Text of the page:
Skip to main content

That Time Brett Kavanaugh Was Asked What He Was Like in High School (VIDEO)


President Donald Trump‘s Supreme Court nominee Brett Kavanaugh on Monday denied Christine Blasey Ford‘s allegation that he attempted to sexually assault her when they were in high school. In light of this controversy, it is interesting to look back at how Kavanaugh answered what appeared to be a softball question from Sen. John Kennedy (R-La.) during confirmation hearings.

Kennedy asked Kavanaugh if he “ever got in trouble,” and whether he was more of a John Boy Walton or Ferris Bueller-type. Kavanaugh laughed heartily.

“I loved sports,” Kavanaugh responded.

At the end of his time, Sen. Kennedy said he was considering asking Kavanaugh if he ever “snuck a couple of beers past Jesus” back in the day but decided against it.

Kavanaugh laughed and everyone moved on.

Fast forward to now, and Kavanaugh doesn’t sound like he’s laughing, because he’s being asked if, while drunk, he trapped Ford in a room, forced her onto a bed, groped her, and tried to remove her clothing, while another male teen watched.

“This is a completely false allegation,” he said on Monday. “I have never done anything like what the accuser describes—to her or to anyone.”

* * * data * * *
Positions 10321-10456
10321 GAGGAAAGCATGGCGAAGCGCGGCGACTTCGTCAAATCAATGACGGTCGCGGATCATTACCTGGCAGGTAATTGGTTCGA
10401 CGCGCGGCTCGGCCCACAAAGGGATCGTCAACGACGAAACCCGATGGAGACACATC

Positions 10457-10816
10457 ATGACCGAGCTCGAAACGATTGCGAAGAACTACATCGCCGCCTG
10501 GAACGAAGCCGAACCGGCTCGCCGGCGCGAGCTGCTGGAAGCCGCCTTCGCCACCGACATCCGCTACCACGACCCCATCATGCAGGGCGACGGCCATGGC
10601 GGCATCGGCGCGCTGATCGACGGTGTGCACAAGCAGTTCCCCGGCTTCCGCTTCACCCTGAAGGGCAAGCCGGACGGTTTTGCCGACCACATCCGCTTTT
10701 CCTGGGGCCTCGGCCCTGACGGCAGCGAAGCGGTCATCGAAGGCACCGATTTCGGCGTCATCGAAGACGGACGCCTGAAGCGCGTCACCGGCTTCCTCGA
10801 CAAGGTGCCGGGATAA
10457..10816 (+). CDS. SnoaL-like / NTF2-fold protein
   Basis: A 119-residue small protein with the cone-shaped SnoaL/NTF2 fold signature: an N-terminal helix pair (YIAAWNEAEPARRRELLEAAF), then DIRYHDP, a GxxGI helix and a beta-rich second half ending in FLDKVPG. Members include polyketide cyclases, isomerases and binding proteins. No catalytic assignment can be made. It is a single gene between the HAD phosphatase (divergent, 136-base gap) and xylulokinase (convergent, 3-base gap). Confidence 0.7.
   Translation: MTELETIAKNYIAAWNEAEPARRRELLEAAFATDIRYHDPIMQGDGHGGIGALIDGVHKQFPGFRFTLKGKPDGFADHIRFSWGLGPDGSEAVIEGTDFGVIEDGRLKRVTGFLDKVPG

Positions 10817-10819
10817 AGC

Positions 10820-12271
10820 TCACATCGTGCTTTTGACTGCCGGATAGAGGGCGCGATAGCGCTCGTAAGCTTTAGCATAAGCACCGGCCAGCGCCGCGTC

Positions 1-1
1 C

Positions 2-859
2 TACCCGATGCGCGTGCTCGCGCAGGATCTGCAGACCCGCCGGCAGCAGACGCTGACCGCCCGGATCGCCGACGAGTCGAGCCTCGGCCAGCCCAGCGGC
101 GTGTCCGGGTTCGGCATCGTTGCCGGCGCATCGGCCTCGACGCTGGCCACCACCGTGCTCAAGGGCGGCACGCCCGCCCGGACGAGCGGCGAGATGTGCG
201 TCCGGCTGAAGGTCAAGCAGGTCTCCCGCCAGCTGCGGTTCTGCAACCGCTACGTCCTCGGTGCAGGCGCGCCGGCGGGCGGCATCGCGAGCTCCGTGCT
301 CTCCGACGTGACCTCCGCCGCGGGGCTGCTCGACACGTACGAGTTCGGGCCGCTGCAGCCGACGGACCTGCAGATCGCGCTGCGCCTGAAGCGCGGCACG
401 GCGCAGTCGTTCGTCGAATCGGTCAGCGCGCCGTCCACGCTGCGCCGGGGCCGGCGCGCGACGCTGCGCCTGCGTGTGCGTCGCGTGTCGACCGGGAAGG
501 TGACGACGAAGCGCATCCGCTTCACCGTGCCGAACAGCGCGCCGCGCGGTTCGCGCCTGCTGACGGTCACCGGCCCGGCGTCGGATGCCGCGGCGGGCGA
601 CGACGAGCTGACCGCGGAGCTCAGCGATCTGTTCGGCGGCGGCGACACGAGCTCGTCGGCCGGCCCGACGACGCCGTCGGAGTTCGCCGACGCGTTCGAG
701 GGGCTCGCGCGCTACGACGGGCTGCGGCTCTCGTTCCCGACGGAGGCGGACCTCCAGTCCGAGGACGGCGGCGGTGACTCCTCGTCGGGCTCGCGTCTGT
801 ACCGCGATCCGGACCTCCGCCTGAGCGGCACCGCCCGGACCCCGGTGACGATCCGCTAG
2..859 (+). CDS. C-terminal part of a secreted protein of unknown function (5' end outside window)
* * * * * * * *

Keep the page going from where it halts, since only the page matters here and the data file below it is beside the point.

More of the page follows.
“I am willing to talk to the Senate Judiciary Commitee in any way the Committee deems appropriate to refute this false allegation, from 36 years ago, and defend my integrity,” he added.

Ford claims that what Kavanaugh allegedly did to her at a party in the 80s was attempted rape.

“I thought he might inadvertently kill me,” she said. “He was trying to attack me and remove my clothing.”

Ford’s lawyer said that a lie detector test shows her story is true, despite the fact her client is a registered Democrat.

“This is not a politically motivated action, in fact she was quite reluctant to come forward,” Debra Katz said. Ford’s husband is also backing up the allegation.

[Image via CSPAN screengrab]

Have a tip we should know? [email protected]

Filed Under:

Follow Law&Crime:

Matt Naham is the Senior A.M. Editor of Law&Crime.